A few weeks ago I attended the Dog Writers Association of America’s Awards Banquet AND the Westminster Dog Show in New York City. I attended the DWAA Banquet two years ago, but this was my very first dog show ever – unless watching The National Dog Show on Thanksgiving while doing 10 other things counts. Please note: it doesn’t count and also Westminster and the National Dog Show are totally different and those in the know (not me) get upset when you confuse the two.
Westminster Dog Show Meet The Breeds & First Impressions
Although it’s no secret that I favor rescue dogs, I LOVE all dogs and attending the Westminster Dog Show was an amazing experience. To use a very bad art metaphor, it was kind of like seeing Michelangelo’s Sistine Chapel for the first time when you are used to more process-oriented, open to interpretation painters like Jackson Pollock. And while I personally prefer a little post-modern mystery and messiness in my dogs and art, there’s no denying the perfection of the masters.
As part of my new role as Secretary of DWAA, I received a media pass to Westminster so I was able to attend for free. Yay! I attended most events with my dear friends Bryn from A Dog Walks Into A Bar and Elizabeth from Chronicles of Cardigan. Bryn’s photos are AMAZING and you can check them out on her Facebook page here!
Read on for my mostly silly impressions of attending Westminster. Please note these ramblings are not meant to be a serious review of the show – I’ll leave that to the professionals!
First up, AKC Meet the Breeds, held on Saturday, February 9. Meet the Breeds is basically the opportunity to get up close and personal with some of the nearly 200 participating breeds. The event was held at Pier 92-94, a huge waterfront venue in midtown Manhattan. Even with tons of space, the event is crazy crowded, but if you are patient and/or super tall (I’m neither) you can get pretty close and even pet some of these beauties.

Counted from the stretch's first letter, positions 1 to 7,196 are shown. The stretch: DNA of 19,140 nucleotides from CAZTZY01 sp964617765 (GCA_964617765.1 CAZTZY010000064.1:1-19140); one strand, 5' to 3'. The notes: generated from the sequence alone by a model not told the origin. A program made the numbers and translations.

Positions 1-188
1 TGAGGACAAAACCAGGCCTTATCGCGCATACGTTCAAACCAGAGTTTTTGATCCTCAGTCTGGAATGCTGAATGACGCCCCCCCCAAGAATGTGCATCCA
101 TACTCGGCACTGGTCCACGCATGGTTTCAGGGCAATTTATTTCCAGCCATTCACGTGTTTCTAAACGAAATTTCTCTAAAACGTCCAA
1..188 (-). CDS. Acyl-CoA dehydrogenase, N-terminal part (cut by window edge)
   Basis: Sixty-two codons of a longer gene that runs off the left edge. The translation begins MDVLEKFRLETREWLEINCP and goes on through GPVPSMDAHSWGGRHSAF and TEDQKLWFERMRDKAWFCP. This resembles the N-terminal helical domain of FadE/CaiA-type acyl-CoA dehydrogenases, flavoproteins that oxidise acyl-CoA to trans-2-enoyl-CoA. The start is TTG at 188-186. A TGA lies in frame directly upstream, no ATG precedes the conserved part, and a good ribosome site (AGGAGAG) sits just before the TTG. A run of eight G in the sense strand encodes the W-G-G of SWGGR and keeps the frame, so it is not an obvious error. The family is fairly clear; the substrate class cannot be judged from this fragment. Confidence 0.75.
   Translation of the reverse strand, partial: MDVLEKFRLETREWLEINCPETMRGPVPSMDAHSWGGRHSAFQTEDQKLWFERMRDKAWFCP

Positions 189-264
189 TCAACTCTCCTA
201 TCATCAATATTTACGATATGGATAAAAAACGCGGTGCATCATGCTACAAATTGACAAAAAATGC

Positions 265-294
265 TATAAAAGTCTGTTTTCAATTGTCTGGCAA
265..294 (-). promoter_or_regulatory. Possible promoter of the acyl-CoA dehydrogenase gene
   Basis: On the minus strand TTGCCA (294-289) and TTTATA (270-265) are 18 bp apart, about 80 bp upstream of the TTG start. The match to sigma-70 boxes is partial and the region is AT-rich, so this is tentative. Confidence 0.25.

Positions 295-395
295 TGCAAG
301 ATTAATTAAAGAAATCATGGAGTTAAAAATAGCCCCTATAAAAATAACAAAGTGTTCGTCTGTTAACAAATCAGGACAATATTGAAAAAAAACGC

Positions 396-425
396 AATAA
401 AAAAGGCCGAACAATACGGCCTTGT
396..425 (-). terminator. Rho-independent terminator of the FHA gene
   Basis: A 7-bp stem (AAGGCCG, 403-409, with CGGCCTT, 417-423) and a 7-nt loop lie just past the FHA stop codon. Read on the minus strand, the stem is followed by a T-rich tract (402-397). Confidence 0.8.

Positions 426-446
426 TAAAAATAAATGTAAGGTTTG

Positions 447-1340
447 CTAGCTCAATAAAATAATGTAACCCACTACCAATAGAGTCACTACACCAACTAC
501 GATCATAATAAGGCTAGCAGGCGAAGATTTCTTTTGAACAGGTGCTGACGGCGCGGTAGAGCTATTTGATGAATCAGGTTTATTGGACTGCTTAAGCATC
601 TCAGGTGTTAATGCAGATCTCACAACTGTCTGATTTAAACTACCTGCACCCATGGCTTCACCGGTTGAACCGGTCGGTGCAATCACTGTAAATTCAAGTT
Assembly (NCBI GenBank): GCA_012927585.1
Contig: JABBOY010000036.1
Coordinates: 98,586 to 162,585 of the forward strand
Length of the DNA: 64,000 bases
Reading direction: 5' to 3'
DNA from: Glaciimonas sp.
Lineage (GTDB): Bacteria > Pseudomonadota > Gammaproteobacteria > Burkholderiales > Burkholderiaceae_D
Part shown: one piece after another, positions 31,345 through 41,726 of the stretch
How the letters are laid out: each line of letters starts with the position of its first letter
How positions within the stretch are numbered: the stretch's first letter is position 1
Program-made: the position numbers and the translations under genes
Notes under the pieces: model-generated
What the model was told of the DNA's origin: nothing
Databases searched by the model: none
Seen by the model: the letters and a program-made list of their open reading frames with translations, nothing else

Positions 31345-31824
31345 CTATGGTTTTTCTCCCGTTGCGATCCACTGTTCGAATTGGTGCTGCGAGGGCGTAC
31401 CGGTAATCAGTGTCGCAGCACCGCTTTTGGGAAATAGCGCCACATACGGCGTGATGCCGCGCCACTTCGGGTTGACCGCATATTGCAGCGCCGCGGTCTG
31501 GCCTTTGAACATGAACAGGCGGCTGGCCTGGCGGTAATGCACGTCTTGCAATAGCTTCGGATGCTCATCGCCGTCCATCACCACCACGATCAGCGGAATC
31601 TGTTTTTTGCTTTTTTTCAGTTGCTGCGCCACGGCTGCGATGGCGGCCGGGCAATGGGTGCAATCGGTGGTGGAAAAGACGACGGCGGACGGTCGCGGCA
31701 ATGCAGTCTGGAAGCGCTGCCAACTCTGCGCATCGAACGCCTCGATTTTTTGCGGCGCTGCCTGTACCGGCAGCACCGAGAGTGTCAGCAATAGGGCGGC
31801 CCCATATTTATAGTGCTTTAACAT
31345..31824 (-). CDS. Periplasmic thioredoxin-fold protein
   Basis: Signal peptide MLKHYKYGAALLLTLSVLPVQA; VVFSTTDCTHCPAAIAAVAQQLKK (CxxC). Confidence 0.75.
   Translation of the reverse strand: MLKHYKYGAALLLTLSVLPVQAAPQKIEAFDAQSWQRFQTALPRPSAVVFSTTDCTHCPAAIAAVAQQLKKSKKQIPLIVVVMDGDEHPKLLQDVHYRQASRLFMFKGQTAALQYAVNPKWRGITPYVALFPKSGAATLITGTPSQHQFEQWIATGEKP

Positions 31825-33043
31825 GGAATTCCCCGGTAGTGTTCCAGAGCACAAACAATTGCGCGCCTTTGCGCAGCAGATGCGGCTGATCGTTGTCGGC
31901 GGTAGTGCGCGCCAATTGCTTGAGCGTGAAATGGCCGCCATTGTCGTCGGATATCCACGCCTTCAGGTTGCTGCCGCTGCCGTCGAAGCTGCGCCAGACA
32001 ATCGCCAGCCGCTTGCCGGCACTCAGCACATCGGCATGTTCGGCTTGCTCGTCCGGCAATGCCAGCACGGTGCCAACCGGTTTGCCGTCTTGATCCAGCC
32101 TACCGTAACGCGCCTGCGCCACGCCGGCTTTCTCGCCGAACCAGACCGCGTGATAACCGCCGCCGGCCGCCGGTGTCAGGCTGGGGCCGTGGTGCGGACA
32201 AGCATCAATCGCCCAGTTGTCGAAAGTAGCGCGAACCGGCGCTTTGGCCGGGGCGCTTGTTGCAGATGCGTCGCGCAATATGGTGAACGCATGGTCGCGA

Most of the dogs were perched on stands or pedestals and were almost always surrounded by adoring fans like doggie rock stars. The dogs were crazy beautiful – so beautiful I was almost afraid to touch them for fear of setting off some kind of alarm. In addition to the dogs, there was also a small section for fancy cats sponsored by The International Cat Association. The cat area was quieter and the cats were surprisingly chill and almost Zen-like. Some were even sporting leather jackets and kilts!
Sadly, I didn’t actually see any of the agility or obedience competitions because I was too busy trying to find the Yorkshire Terriers, which (spoiler alert) I didn’t find until Monday.
Breed Judging AKA Finding The Yorkshire Terriers
Sunday was the Dog Writers Association of America’s Banquet where I was fortunate to win an award for my post about Pip. To celebrate, I woke up early Monday morning and headed back to Westminster in search of the Yorkshire Terriers, which seemed like a fun way to honor Pip!
Monday’s events included breed judging across the Hound, Toy, Non-Sporting, and Herding groups. I watched both the Yorkshire Terriers and the Dachshunds compete and was even able to see some of the top competitors waiting in the wings beforehand.
Of course, I always suspected that Pip wasn’t 100% Yorkshire Terrier. But seeing real Yorkies made things crystal clear. My big guy definitely had some other stuff going on! For one thing, Pip was HUGE compared to these petite pretties and his fur was never so straight, silky or smooth. These beauties were also cool as cucumbers, totally comfortable, and confident with themselves and their surroundings. Pip was many things but confident was not one of them; he would have been shaking like a leaf in such a big crowd. But just between us, I will still take my big-hearted, scaredy-cat, pretend Yorkie any day!
The Big Finale: Group Judging At Madison Square Garden
Probably the most exciting part of the trip was attending the Group Judging (AKA the part they broadcast on primetime TV) across the Hound, Toy, Non-Sporting, and Herding groups at Madison Square Garden. Our media pass allowed us to sit in the press area, which was practically on the field with the dogs. There were actual real journalists all around us and it was one of those “pretend you know what you are doing and try not to fall down the stairs and crush one of the fancy dogs” moments. I halfway expected a trap door to open and eject us like Veruca Salt in Willy Wonka and the Chocolate Factory. Fortunately, that didn’t happen and our nervous giggling didn’t give us away.